Talk about bittersweet. The official press release arrived in today’s email, naming the recipients of the 2012 NEA Jazz Masters Award, our nation’s highest honor in jazz. Each of the five recipients will receive $25,000 and be feted in January at an awards ceremony and concert at Jazz at Lincoln Center’s Rose Hall. Those tickets will go fast, because after the 2012 awards, the Jazz Masters program becomes the Museum of Jazz Masters.
This year’s honorees, the Last Masters, are drummer Jack DeJohnette, saxophonist Von Freeman, bassist Charlie Haden, vocalist Sheila Jordan, and trumpeter/educator Jimmy Owens. As of 2012, the 30-year-old program will be defunct, crossed off the NEA’s budget, replaced by the watered-down “American Artist of the Year Awards,” in which jazz artists (like, for example, Dave Holland) will compete for recognition alongside dancers, actors, filmmakers, visual artists, and all kinds of musicians, not to mention basketweavers and quiltmakers. The chances of a jazz artist rising to the top are similar to those of Esperanza Spalding winning the Best New Artist Grammy. True, she won it, but how unlikely was that? Lightning-strike unlikely.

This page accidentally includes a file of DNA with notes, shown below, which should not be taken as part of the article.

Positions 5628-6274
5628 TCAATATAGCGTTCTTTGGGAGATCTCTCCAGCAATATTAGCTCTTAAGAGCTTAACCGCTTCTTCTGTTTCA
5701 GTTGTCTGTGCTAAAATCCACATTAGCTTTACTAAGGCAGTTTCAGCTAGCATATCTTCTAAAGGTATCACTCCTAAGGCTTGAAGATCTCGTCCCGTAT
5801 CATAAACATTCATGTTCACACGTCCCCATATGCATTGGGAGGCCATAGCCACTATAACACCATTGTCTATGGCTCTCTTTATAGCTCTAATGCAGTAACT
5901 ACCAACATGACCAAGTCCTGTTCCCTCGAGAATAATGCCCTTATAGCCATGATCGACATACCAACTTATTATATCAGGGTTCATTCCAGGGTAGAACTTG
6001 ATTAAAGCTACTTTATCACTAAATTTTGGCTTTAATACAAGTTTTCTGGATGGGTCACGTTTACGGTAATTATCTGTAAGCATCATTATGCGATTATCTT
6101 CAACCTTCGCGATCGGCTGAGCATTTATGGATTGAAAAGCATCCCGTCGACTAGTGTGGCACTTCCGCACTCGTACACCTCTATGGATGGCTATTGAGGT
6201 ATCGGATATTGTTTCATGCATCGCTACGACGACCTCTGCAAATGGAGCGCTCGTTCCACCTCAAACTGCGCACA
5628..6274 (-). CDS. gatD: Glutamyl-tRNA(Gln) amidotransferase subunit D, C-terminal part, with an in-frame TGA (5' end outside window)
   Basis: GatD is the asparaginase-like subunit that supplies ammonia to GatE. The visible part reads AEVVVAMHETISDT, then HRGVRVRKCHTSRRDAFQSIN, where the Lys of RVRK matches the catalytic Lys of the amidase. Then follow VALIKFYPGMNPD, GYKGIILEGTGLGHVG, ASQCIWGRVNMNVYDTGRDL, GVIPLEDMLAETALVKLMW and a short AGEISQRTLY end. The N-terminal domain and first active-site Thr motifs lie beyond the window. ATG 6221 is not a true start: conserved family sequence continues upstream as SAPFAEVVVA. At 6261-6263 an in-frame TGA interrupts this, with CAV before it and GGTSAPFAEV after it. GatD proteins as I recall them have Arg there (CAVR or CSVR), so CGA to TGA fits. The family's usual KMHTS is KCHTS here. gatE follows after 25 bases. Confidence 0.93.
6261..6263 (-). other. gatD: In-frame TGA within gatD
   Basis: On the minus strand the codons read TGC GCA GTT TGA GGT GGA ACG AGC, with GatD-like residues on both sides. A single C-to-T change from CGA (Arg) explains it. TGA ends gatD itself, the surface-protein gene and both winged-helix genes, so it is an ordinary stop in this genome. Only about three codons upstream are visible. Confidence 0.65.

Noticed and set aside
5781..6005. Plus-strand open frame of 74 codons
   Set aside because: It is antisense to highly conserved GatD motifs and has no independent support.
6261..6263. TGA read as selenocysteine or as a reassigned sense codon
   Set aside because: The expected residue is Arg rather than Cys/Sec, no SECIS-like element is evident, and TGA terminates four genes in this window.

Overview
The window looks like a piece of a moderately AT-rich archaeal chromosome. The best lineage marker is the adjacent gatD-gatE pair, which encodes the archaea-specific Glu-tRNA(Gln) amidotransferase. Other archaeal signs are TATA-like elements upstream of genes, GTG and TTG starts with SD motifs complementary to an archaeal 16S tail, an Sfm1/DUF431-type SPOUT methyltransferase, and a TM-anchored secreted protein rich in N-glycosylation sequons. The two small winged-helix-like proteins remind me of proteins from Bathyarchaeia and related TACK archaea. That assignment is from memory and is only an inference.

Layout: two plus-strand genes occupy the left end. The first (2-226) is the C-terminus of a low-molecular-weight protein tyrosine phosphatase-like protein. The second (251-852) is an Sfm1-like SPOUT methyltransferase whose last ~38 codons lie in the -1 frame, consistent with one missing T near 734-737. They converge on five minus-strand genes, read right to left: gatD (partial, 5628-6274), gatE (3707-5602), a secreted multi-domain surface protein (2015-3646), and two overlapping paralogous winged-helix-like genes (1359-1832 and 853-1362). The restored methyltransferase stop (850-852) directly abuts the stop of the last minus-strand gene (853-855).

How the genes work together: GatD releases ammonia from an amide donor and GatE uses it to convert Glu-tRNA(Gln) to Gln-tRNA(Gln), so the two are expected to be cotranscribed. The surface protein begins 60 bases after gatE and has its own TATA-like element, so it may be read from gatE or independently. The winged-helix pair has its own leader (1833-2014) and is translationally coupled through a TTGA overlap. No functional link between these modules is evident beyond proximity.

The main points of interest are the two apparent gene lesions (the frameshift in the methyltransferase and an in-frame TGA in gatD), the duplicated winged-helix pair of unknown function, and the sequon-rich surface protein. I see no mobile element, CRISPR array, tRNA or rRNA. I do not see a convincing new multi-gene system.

Howard Mandel has much to say about the new Jazz Masters and the end of the program. The press release, on the other hand, says nothing about the end of the program, probably because no one wants to rain on the winners’ parade. That’s understandable. Let’s give them the spotlight, the applause, and the acclaim they all deserve for their hard work, dedication, brilliance, musicianship, creativity, and no doubt plenty of sacrifice and suffering incurred during their many years of service to jazz.
Once a Jazz Master, always a Jazz Master, and there are now 124 men and women who bear that title. And hundreds more who will never bear it. Great artists now in their 40s and 50s, young artists still in their teens, kids practicing their Hanon finger exercises. It matters when a nation honors its artists. And it matters when a nation doesn’t.
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